Out on a Limb
It doesn’t seem that long ago that people were asking, “What are subprime mortgages?” Unfortunately, today it is a term we all know only too well. This is especially true in the forest industry, where the trouble caused by this high-risk lending category has caused a severe decline in the ever important housing start numbers that dictate the ups and downs in the production and sales of lumber and other wood products, such as plywood, OSB, LVL and MDF.
December 1, 2011 By Bill Tice
When we first started to see signs of trouble for the forest industry in 2006, many people were somewhat optimistic about the length and severity of the current downturn. Some were even predicting it would be all over sometime in 2008. However, it wasn’t long before statements such as “the perfect storm” were being tossed around and those visions of a renewed and refreshed industry returning to profitability were being pushed off until early 2009. Well, here we are in the summer of ’09, and most of the industry is still struggling. Now, many industry experts are saying first quarter of 2010 for the early signs of a recovery. Others are saying it could be longer.
But it’s not just the experts that have an opinion. In forestry dependent towns from Prince Rupert, B.C., to Corner Brook, Nfld., almost everyone is talking about the timing of a recovery. And, they will be more than happy to share their thoughts with you and tell you when they think the worst downturn in our industry’s history will be over. Many have been through tough times before, but even long-term veterans with three or more decades in the industry will admit this is the worst they have ever seen. So just when will this crisis be over and what will our industry look like when the dust settles?
Looking at the housing industry again, news releases and information coming out of the National Association of Home Builders (NAHB) in the U.S. these days is starting to paint a positive picture. They are cautiously reporting an increase in building permits and housing starts in some areas of the country, and they are pointing to a declining inventory of new homes and renewed consumer interest that has been spurred along by government stimulus initiatives and tax incentives as positive signals. The banks in the U.S. are also starting to loosen the purse strings a little and are showing a slight willingness towards lending money again, while at the same time interest rates are at the lowest levels in years. These may all be small steps, but they are steps in the right direction.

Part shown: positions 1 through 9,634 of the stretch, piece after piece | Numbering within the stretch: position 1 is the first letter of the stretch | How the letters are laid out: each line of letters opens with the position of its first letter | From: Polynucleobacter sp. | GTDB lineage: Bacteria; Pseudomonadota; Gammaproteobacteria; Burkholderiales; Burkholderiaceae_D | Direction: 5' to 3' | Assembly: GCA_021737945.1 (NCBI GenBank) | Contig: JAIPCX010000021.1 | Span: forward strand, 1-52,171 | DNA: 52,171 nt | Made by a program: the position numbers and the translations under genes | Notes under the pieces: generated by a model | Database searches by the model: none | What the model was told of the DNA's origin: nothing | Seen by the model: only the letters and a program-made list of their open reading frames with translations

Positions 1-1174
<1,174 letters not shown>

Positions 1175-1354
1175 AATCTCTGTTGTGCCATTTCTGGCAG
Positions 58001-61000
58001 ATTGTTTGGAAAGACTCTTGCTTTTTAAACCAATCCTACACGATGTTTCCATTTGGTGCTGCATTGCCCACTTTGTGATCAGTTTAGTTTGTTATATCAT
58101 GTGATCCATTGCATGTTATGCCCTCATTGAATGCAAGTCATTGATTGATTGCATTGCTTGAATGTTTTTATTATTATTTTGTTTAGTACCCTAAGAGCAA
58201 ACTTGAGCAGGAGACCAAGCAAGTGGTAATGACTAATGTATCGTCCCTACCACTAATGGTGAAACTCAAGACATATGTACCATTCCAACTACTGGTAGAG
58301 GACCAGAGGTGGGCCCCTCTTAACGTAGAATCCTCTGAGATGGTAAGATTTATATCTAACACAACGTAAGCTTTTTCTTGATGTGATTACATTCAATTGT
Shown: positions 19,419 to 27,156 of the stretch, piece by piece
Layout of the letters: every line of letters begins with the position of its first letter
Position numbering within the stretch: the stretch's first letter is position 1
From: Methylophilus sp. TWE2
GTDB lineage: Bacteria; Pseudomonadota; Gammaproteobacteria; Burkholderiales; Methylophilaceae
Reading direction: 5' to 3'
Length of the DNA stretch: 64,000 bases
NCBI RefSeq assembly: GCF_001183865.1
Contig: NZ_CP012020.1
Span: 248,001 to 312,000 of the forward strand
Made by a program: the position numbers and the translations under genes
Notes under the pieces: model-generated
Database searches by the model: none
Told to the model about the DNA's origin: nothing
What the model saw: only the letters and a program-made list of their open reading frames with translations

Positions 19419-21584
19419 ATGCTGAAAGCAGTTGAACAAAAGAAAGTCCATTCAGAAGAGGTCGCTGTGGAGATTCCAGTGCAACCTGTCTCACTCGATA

You might be wondering at this point if I have an opinion on the topic? And of course, I do. If I was a gambler, I would put my money on a partial recovery by early 2010 with a return to profitability by late next year. I will even go out on a limb here and go as far as to say that sometime in 2011 prices for lumber could reach highs we haven’t seen for some time. I’m no financial expert, but if you look at basic supply and demand from Economics 101 and subscribe to the survival of the fittest theory, you may see why I say this. Quite simply, some producers won’t make it through these turbulent times, while others may have trouble ramping up production to full capacity when things do recover as many of their skilled workers have moved on to other industries. When housing starts return to reasonable levels, fewer producers and less volume in the marketplace means demand should exceed supply, or at least the gap between the two will become much smaller, which should of course drive prices upward.
This current cycle has also created extremely tough times for the suppliers of sawmill and panel mill equipment as demand for their products is down.
But again, the outlook may be quite different for these manufacturers 18 months from now. When the forest products sector does recover, producers may be cautious when it comes to production improvements, but any increase in demand for wood products can only be good news for the equipment manufacturers.
That is what things could look like in the near future, so now back to the question of when might this happen. The answer is quite simply that we may all have an educated guess, a prediction or a theory, but the reality is we really don’t know. To quote Yogi Berra, “it’s not over, ’til it’s over.” He was referring to baseball games of course, but the saying applies quite nicely to this current economic cycle in the forest industry as well.
Bill Tice, Editor
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